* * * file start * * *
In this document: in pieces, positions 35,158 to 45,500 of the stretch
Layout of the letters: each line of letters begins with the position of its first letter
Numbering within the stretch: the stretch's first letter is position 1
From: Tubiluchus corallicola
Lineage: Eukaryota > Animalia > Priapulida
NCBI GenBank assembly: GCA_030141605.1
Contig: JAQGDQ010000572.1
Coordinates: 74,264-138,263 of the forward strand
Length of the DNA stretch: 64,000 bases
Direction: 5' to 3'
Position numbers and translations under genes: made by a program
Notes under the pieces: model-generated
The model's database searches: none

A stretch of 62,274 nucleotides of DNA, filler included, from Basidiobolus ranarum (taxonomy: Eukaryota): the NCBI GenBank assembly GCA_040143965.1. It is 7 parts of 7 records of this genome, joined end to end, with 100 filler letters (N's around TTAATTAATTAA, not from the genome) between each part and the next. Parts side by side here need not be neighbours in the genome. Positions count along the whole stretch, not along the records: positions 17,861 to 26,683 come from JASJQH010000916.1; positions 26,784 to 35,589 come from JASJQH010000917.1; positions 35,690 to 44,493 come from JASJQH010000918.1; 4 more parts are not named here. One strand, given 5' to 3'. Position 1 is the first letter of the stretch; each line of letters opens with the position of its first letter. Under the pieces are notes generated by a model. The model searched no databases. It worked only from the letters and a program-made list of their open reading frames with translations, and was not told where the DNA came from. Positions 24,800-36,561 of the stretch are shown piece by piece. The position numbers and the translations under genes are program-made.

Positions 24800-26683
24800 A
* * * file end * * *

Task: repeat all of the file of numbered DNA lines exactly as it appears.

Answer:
In this document: in pieces, positions 35,158 to 45,500 of the stretch
Layout of the letters: each line of letters begins with the position of its first letter
Numbering within the stretch: the stretch's first letter is position 1
From: Tubiluchus corallicola
Lineage: Eukaryota > Animalia > Priapulida
NCBI GenBank assembly: GCA_030141605.1
Contig: JAQGDQ010000572.1
Coordinates: 74,264-138,263 of the forward strand
Length of the DNA stretch: 64,000 bases
Direction: 5' to 3'
Position numbers and translations under genes: made by a program
Notes under the pieces: model-generated
The model's database searches: none

A stretch of 62,274 nucleotides of DNA, filler included, from Basidiobolus ranarum (taxonomy: Eukaryota): the NCBI GenBank assembly GCA_040143965.1. It is 7 parts of 7 records of this genome, joined end to end, with 100 filler letters (N's around TTAATTAATTAA, not from the genome) between each part and the next. Parts side by side here need not be neighbours in the genome. Positions count along the whole stretch, not along the records: positions 17,861 to 26,683 come from JASJQH010000916.1; positions 26,784 to 35,589 come from JASJQH010000917.1; positions 35,690 to 44,493 come from JASJQH010000918.1; 4 more parts are not named here. One strand, given 5' to 3'. Position 1 is the first letter of the stretch; each line of letters opens with the position of its first letter. Under the pieces are notes generated by a model. The model searched no databases. It worked only from the letters and a program-made list of their open reading frames with translations, and was not told where the DNA came from. Positions 24,800-36,561 of the stretch are shown piece by piece. The position numbers and the translations under genes are program-made.

Positions 24800-26683
24800 A